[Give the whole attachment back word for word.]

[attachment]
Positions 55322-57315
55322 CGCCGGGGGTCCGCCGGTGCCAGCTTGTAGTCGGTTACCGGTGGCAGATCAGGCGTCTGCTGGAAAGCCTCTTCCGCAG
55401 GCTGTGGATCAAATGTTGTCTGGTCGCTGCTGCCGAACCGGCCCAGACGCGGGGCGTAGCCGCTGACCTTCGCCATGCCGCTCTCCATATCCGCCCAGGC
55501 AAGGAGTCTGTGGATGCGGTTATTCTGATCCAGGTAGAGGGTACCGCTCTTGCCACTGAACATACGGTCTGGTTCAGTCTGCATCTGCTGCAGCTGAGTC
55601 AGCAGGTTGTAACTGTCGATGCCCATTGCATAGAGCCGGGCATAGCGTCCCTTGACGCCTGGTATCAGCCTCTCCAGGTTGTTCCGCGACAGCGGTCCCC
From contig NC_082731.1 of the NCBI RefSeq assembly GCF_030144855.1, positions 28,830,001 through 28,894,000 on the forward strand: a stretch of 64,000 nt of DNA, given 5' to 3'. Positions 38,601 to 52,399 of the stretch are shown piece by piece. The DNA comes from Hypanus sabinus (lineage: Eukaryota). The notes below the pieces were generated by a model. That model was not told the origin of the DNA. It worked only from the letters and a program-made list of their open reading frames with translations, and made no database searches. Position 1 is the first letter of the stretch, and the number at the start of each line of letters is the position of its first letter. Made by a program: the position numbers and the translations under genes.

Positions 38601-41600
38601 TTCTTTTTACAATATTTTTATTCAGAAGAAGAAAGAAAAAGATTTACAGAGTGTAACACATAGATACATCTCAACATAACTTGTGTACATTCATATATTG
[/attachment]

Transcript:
Positions 55322-57315
55322 CGCCGGGGGTCCGCCGGTGCCAGCTTGTAGTCGGTTACCGGTGGCAGATCAGGCGTCTGCTGGAAAGCCTCTTCCGCAG
55401 GCTGTGGATCAAATGTTGTCTGGTCGCTGCTGCCGAACCGGCCCAGACGCGGGGCGTAGCCGCTGACCTTCGCCATGCCGCTCTCCATATCCGCCCAGGC
55501 AAGGAGTCTGTGGATGCGGTTATTCTGATCCAGGTAGAGGGTACCGCTCTTGCCACTGAACATACGGTCTGGTTCAGTCTGCATCTGCTGCAGCTGAGTC
55601 AGCAGGTTGTAACTGTCGATGCCCATTGCATAGAGCCGGGCATAGCGTCCCTTGACGCCTGGTATCAGCCTCTCCAGGTTGTTCCGCGACAGCGGTCCCC
From contig NC_082731.1 of the NCBI RefSeq assembly GCF_030144855.1, positions 28,830,001 through 28,894,000 on the forward strand: a stretch of 64,000 nt of DNA, given 5' to 3'. Positions 38,601 to 52,399 of the stretch are shown piece by piece. The DNA comes from Hypanus sabinus (lineage: Eukaryota). The notes below the pieces were generated by a model. That model was not told the origin of the DNA. It worked only from the letters and a program-made list of their open reading frames with translations, and made no database searches. Position 1 is the first letter of the stretch, and the number at the start of each line of letters is the position of its first letter. Made by a program: the position numbers and the translations under genes.

Positions 38601-41600
38601 TTCTTTTTACAATATTTTTATTCAGAAGAAGAAAGAAAAAGATTTACAGAGTGTAACACATAGATACATCTCAACATAACTTGTGTACATTCATATATTG